TY - JOUR
T1 - Computational two-party correlation
T2 - A dichotomy for key-agreement protocols
AU - Haitner, Iftach
AU - Nissim, Kobbi
AU - Omri, Eran
AU - Shaltiel, Ronen
AU - Silbak, Jad
N1 - Funding Information:
∗Received by the editors January 4, 2019; accepted for publication (in revised form) July 30, 2020; published electronically November 3, 2020. https://doi.org/10.1137/19M1236837 Funding: The first and fifth authors were supported by ERC starting grant 638121. The second author was supported by NSF grant CNS-1565387. The third author was supported by ISF grants 544/13 and 152/17. The fourth and fifth authors were supported by ISF grant 1628/17. †Department of Computer Science, Tel Aviv University, Tel Aviv, 69978 ([email protected], [email protected]). ‡Department of Computer Science, Georgetown University, Washington D.C. 20057 USA (kobbi. [email protected]). §Department of Computer Science and Mathematics, Ariel University, Ariel, 40700 (omrier@ariel. ac.il). ¶Department of Computer Science, University of Haifa, Haifa, 31905 ([email protected]).
Publisher Copyright:
© 2020 Society for Industrial and Applied Mathematics
PY - 2020
Y1 - 2020
N2 - Let π be an efficient two-party protocol that, given security parameter κ, both parties output single bits Xκ and Yκ, respectively. We are interested in how (Xκ, Yκ) “appears” to an efficient adversary that only views the transcript Tκ. We make the following contributions: (a) We develop new tools to argue about this loose notion and show (modulo some caveats) that for every such protocol π, there exists an efficient simulator such that the following holds: on input Tκ, the simulator outputs a pair (Xκ0, Yκ0) such that (Xκ0, Yκ0, Tκ) is (somewhat) computationally indistinguishable from (Xκ, Yκ, Tκ). (b) We use these tools to prove the following dichotomy theorem: every such protocol π is either uncorrelated-it is (somewhat) indistinguishable from an efficient protocol whose parties interact to produce Tκ, but then choose their outputs independently from some product distribution (that is determined in poly-time from Tκ), or the protocol implies a key-agreement protocol (for infinitely many κ's). Uncorrelated protocols are uninteresting from a cryptographic viewpoint, as the correlation between outputs is (computationally) trivial. Our dichotomy shows that every protocol is either completely uninteresting or implies key-agreement. (c) We use the above dichotomy to make progress on open problems on minimal cryptographic assumptions required for differentially private mechanisms for the XOR function. (d) A subsequent work [I. Haitner, N. Makriyannis, and E. Omri, in Theory of Cryptography Conference, Springer, Cham, Switzerland, 2018, pp. 539-562] uses the above dichotomy to makes progress on a long-standing open question regarding the complexity of fair two-party coin-flipping protocols. We also highlight the following two ideas regarding our technique: (a) The simulator algorithm is obtained by a carefully designed “competition” between efficient algorithms attempting to forecast (Xκ, Yκ)|Tκ=t. The winner is used to simulate the outputs of the protocol. (b) Our key-agreement protocol uses the simulation to reduce to an information theoretic setup and is, in some sense, a non-black-box.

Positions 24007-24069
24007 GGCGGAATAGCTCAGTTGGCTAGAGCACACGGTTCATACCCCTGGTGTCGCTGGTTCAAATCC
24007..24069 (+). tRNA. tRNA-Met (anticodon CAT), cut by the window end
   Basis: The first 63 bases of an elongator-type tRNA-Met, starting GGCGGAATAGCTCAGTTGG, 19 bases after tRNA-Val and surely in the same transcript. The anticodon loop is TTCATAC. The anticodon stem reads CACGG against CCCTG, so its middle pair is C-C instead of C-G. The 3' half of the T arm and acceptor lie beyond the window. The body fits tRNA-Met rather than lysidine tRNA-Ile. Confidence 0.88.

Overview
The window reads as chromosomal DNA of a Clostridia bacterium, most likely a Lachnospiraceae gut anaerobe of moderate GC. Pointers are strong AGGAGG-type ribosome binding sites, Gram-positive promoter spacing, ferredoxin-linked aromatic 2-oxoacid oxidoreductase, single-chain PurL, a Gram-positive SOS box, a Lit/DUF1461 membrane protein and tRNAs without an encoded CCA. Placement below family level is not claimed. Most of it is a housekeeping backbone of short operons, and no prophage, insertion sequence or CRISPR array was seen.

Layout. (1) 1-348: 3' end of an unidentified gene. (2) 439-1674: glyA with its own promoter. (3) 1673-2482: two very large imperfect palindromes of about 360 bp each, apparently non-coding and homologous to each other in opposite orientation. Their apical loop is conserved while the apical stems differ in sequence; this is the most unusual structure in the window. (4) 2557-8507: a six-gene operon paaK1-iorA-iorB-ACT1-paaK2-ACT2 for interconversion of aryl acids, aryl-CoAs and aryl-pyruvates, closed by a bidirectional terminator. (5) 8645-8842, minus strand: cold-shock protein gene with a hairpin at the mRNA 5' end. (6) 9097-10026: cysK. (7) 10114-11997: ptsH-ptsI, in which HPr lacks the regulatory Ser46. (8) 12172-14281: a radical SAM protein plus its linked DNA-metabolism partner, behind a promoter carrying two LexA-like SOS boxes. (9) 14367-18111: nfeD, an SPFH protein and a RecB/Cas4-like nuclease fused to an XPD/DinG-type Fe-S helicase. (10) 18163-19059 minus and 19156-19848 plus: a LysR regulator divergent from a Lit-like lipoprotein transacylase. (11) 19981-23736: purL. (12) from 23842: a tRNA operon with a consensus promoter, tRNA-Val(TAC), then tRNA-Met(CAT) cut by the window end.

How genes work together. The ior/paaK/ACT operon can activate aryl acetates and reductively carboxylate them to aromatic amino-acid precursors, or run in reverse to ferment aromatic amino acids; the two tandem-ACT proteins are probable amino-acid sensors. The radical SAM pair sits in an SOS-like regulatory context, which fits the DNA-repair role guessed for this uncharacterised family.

AB - Let π be an efficient two-party protocol that, given security parameter κ, both parties output single bits Xκ and Yκ, respectively. We are interested in how (Xκ, Yκ) “appears” to an efficient adversary that only views the transcript Tκ. We make the following contributions: (a) We develop new tools to argue about this loose notion and show (modulo some caveats) that for every such protocol π, there exists an efficient simulator such that the following holds: on input Tκ, the simulator outputs a pair (Xκ0, Yκ0) such that (Xκ0, Yκ0, Tκ) is (somewhat) computationally indistinguishable from (Xκ, Yκ, Tκ). (b) We use these tools to prove the following dichotomy theorem: every such protocol π is either uncorrelated-it is (somewhat) indistinguishable from an efficient protocol whose parties interact to produce Tκ, but then choose their outputs independently from some product distribution (that is determined in poly-time from Tκ), or the protocol implies a key-agreement protocol (for infinitely many κ's). Uncorrelated protocols are uninteresting from a cryptographic viewpoint, as the correlation between outputs is (computationally) trivial. Our dichotomy shows that every protocol is either completely uninteresting or implies key-agreement. (c) We use the above dichotomy to make progress on open problems on minimal cryptographic assumptions required for differentially private mechanisms for the XOR function. (d) A subsequent work [I. Haitner, N. Makriyannis, and E. Omri, in Theory of Cryptography Conference, Springer, Cham, Switzerland, 2018, pp. 539-562] uses the above dichotomy to makes progress on a long-standing open question regarding the complexity of fair two-party coin-flipping protocols. We also highlight the following two ideas regarding our technique: (a) The simulator algorithm is obtained by a carefully designed “competition” between efficient algorithms attempting to forecast (Xκ, Yκ)|Tκ=t. The winner is used to simulate the outputs of the protocol. (b) Our key-agreement protocol uses the simulation to reduce to an information theoretic setup and is, in some sense, a non-black-box.
KW - Cryptography
KW - Differential privacy
KW - Key-agreement
KW - Simulation
UR - http://www.scopus.com/inward/record.url?scp=85096856778&partnerID=8YFLogxK
U2 - 10.1137/19M1236837
DO - 10.1137/19M1236837
M3 - Article
AN - SCOPUS:85096856778
SN - 0097-5397
VL - 49
SP - 1041
EP - 1082
JO - SIAM Journal on Computing
JF - SIAM Journal on Computing
IS - 6
ER -